We actually include these ClickOnce deployments in the Windows Installer that installs the product. ClickOnce is then used to deploy the user interface piece out to any client computers. As we version the ClickOnce and configure its minimum required version, any update of the product will also cause the installed clients to update via the standard ClickOnce framework. As I didn’t want to rewrite any of the WiX scripts, I had to ensure the publishing of the ClickOnce went to the same place. In order to do all of this, lets take a look at the MSBuild arguments in a little more detail.
- I first specified a target of publish to ensure the solution was both built and then all supported projects within the solution would be published.
- I specified the OutputPath and ReferencePath as in the earlier steps.
- I specified the PublishDir in order to override the output of the ClickOnce deployments. If i didn’t do this the output would be under a folder called app.publish and as I didn’t want to change the WiX scripts then this wasn’t going to work for me.
- I specified the ApplicationVersion and the MinimumRequiredVersion to ensure the ClickOnce was created with the right version and that it would force an upgrade to any computers that currently had it installed when they next launched the client.
When the ClickOnce gets published it also uses the version to determine the folder structure it uses. As the WiX scripts depended on the version number I had to make sure it all linked up properly.
The backslash at the end of the PublishDir has to be there or the destination folder gets appended to the parent directory.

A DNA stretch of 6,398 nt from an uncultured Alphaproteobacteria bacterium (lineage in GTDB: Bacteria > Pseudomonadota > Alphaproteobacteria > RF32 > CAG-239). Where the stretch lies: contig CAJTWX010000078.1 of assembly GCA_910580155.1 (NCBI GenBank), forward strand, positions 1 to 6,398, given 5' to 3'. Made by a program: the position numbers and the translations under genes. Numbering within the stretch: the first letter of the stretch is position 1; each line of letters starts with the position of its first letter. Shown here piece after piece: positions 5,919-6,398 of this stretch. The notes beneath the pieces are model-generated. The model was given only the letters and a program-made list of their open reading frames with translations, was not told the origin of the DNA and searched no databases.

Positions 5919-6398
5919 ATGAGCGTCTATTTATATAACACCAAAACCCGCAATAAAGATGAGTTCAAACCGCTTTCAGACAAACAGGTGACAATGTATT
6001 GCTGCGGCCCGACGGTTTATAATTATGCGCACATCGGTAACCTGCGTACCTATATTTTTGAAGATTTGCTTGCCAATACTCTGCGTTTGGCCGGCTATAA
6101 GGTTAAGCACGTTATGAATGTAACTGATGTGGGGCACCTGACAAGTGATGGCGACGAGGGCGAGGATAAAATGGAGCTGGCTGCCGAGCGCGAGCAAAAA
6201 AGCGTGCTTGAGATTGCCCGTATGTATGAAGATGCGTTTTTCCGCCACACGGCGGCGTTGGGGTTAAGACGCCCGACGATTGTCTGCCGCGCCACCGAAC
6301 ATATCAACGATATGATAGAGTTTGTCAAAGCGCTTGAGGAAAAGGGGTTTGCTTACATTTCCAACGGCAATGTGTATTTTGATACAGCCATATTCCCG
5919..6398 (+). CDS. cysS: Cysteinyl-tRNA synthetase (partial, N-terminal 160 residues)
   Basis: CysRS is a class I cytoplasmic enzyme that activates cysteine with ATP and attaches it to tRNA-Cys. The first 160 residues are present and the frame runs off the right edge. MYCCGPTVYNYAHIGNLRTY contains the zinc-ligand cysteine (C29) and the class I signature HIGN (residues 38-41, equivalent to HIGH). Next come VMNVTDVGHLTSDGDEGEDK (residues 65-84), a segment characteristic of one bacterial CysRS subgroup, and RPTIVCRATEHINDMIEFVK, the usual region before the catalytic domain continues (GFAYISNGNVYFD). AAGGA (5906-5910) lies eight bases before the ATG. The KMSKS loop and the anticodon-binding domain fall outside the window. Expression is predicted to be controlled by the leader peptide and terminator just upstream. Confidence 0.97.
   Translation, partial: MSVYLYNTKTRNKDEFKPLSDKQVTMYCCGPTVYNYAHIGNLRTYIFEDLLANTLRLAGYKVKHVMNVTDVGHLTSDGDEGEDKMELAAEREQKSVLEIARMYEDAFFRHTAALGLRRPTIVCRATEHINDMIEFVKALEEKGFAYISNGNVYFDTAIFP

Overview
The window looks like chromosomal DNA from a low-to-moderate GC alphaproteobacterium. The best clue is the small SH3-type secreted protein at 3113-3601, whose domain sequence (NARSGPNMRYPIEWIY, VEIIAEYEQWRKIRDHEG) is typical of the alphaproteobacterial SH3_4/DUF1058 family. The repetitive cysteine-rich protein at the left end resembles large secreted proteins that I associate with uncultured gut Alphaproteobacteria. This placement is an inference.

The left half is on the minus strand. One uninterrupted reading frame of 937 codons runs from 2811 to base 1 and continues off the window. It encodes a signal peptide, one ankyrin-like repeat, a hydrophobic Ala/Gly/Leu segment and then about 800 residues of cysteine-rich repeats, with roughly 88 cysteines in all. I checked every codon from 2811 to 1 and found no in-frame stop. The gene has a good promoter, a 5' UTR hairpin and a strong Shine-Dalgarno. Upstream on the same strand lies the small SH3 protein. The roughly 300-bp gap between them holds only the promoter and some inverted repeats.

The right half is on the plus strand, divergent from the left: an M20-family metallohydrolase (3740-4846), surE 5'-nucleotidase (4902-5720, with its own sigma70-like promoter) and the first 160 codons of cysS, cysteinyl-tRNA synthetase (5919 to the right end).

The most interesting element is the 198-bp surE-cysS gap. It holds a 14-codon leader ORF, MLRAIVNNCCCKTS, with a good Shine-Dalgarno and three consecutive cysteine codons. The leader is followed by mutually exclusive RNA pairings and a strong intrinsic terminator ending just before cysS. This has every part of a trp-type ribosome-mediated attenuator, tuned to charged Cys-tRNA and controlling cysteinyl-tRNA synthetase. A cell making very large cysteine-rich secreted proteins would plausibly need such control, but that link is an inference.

Be careful with using double quotes. I actually avoided using them at all as any un-closed parameters will give you some weird results.
If you do use quotes then any trailing backslashes need to be escaped by using a double backslash. If you don’t you may see errors like this:
2016-04-02T18:57:33.7258499Z MSBUILD : error MSB1008: Only one project can be specified.
The following two build steps were both web projects that needed to be included in the Windows Installer.
The challenge with these two steps was that my WiX project was expecting the output of the published websites to be in a folder name _PublishedWebsites. After some digging around on the interweb I came across this great post by Daniel Chambers. I now think I may have been able to fix it by changing the build step to a Visual Studio Build step rather than an MSBuild step. At the time though I resolved this by adding the suggested target to my .csrproj files instead. I then specified the target and the publish destination in my MSBuild arguments.
My WiX project had a few files in it that for some reason weren’t dropped to the build destination when compiling the installer. I don’t quite know why this was but instead I copied them using a Copy Files build step from the $(Build.SourcesDirectory) to the $(Build.ArtifactStagingDirectory).
Copy multiple files in a single build step by putting each one a new line.
Next was the actual compilation of the Windows Installer using WiX. I pass a number of variables into the .wixproj file when building so they can be used in the WiX template. I also specify the OutputPath to ensure the resulting installer package is dropped in the staging directory with everything else.
The final step ensures that all of the build output including the installer package is deployed to a drop location.
Our developers and testers can then access the built output by using the Artifacts Explorer in the VSTS portal.
That’s it. We’re all good in the hood…
Next up I’m going to explore our possibilities for dropping the built artifacts. We have other systems and users that are accustomed to accessing these from UNC paths so I’m going to investigate some options such as Azure File Storage or Azure Blob Storage. I’m sure I’ll blog about the outcome…